PICUM: International Migrants’ Day – Stop using the term ‘illegal migrant’
On the occasion of International Migrants’ Day, migrants’ rights advocates from across Europe urge media, policymakers and others who have a key role in influencing public views on migration to stop using ‘illegal migrant’ and adopt accurate and neutral terms in reference to undocumented migrants.
The widespread use of criminalising language impacts the daily realities of undocumented migrants. The perception that someone is ‘illegal’ creates a key barrier to access services and uphold human rights. The use of “illegal” to categorise migrants as criminals also legitimises and normalises repressive law enforcement measures against people, simply on grounds of their administrative status.
As a migrant worker from the Philippines, living in the Netherlands explained, “Since the word ‘illegal’ has become a stigma in my everyday dealing with people, I started to ask myself whether I was really illegal. Of course, I am not and will never be. I am undocumented.”
With the slogan ‘Words Matter!’, the Platform for International Cooperation on Undocumented Migrants (PICUM), Right to Remain, Praksis, the Greek Forum of Refugees (GFR), KISA, Institut Panos Europe, Red Acoge, Andalucía Acoge and the Organisation for Undocumented Workers (OR.C.A.) campaign for the use of the impartial terms ‘undocumented’ or ‘irregular’ migrant in all EU languages. Available in English, Greek, Dutch, and Italian, the campaign leaflet on accurate terminology provides a lexicon with translations of these terms in all EU languages and gives an overview of reasons why to stop using ‘illegal migrant’.*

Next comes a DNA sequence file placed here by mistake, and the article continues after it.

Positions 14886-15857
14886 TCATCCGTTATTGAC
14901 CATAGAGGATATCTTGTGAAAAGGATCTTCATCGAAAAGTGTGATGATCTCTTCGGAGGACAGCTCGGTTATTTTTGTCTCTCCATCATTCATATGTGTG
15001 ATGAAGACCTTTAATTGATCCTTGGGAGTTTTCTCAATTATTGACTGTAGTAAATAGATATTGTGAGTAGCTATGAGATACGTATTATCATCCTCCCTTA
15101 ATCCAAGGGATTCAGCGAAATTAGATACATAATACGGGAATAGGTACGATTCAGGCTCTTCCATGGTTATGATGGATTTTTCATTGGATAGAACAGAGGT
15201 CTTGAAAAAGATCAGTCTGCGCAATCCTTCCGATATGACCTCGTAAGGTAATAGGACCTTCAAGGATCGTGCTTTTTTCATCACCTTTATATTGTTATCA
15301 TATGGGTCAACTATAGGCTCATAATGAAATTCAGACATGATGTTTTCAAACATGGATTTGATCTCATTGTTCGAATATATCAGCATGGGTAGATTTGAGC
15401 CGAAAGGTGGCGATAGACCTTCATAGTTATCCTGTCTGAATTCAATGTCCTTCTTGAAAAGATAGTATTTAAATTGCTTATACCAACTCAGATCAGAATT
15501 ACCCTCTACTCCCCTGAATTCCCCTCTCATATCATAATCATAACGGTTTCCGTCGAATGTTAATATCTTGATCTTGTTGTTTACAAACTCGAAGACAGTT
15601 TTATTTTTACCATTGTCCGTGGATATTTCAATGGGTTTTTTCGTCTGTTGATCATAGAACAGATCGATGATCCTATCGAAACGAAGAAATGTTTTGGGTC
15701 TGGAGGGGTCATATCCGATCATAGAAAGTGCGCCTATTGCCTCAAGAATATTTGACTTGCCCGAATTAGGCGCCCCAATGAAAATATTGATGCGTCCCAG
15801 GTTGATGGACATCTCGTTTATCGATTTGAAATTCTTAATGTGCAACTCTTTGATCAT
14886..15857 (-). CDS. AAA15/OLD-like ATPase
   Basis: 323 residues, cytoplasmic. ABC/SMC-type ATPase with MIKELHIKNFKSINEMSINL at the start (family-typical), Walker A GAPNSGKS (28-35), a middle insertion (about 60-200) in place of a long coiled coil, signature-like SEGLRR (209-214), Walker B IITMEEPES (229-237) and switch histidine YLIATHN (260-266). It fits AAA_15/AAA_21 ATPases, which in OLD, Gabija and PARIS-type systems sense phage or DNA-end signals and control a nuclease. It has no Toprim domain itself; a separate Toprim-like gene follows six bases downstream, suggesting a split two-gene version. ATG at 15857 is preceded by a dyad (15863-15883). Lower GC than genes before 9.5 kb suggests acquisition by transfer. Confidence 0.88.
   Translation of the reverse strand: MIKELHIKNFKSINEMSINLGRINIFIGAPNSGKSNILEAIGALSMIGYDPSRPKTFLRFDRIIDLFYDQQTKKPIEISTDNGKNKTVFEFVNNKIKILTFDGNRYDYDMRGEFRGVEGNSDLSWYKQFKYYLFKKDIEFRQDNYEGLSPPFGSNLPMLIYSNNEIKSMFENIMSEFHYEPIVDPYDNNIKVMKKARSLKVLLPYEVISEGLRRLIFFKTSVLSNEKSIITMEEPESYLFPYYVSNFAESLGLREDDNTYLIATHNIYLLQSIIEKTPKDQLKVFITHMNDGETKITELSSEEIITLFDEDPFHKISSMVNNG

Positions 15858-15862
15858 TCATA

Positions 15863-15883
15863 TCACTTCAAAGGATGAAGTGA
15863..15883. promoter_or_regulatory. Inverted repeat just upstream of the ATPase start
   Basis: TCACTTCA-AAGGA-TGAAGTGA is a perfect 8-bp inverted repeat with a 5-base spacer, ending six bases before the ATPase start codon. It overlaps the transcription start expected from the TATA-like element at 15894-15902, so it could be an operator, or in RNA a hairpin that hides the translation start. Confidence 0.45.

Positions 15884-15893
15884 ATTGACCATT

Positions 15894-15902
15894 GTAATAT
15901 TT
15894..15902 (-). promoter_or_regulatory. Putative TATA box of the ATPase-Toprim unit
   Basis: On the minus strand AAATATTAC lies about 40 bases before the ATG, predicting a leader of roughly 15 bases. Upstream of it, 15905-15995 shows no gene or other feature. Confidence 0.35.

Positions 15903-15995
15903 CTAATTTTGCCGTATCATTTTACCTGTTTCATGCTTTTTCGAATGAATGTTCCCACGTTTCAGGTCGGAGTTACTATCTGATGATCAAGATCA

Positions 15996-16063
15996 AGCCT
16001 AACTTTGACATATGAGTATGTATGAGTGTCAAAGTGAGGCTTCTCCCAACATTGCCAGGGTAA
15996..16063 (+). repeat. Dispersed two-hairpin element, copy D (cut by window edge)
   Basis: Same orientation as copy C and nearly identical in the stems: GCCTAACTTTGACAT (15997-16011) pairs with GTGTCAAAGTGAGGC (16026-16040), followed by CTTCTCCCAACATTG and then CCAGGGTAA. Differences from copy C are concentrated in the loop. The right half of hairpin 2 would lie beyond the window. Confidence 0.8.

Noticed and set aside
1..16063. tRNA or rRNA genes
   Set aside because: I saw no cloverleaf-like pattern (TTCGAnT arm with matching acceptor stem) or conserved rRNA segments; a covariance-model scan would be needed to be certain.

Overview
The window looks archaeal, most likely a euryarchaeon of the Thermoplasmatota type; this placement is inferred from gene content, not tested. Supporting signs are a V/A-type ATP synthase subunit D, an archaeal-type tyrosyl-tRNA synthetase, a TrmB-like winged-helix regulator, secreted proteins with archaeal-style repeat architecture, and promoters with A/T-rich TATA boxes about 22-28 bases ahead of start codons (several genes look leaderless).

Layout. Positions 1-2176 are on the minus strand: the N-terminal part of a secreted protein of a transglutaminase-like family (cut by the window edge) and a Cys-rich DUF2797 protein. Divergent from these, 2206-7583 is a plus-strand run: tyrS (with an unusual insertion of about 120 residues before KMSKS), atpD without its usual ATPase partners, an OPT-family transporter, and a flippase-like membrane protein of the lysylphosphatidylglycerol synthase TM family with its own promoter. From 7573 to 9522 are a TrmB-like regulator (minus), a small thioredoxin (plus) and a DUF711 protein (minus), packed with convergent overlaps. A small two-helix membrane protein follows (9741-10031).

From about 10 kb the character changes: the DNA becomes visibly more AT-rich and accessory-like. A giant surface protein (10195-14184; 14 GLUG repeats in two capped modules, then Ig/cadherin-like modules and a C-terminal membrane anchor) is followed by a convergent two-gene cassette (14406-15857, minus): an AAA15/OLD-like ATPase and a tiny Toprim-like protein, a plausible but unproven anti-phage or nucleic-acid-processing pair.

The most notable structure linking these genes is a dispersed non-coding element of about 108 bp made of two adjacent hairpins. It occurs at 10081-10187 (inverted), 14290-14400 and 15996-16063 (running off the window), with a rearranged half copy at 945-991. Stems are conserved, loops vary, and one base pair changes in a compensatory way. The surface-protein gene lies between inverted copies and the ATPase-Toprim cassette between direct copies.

From a judicial perspective, the term ‘illegal migrant’ is incorrect as being undocumented does not constitute a crime per se. As it is not an offense against persons, property or national security, in most countries it belongs to the realm of administrative rather than criminal law.
It is inaccurate to use the term ‘illegal’ to describe those who have crossed borders through unofficial routes as it violates their right to due process before the law. Due process is a fundamental legal safeguard.
Moreover, the term ‘illegal’ ignores migrants’ fundamental dignity and rights. Only used against migrants and never applied to citizens, it is both discriminatory and offensive.
While human beings have always been on the move, the term ‘illegal migrant’ was only created over the course of the twentieth century. Leading historian and author of the book “Undocumented: How Immigration Became Illegal”, Aviva Chomsky, has expressed her support for the campaign, emphasising:
“It’s notable that the countries that most pride themselves on their commitment to equality, human rights, and democracy (like the United States and the western European countries) are precisely those that, in the late twentieth century, invented a new status (‘illegal’) in order to deprive some of their residents of access to equality, human rights, and democracy. When we use the term “illegal” in this way, we are implicitly accepting the idea that all people are not created equal, that all people do not deserve equal rights, and that the law should treat people differently depending on the category they are assigned to.”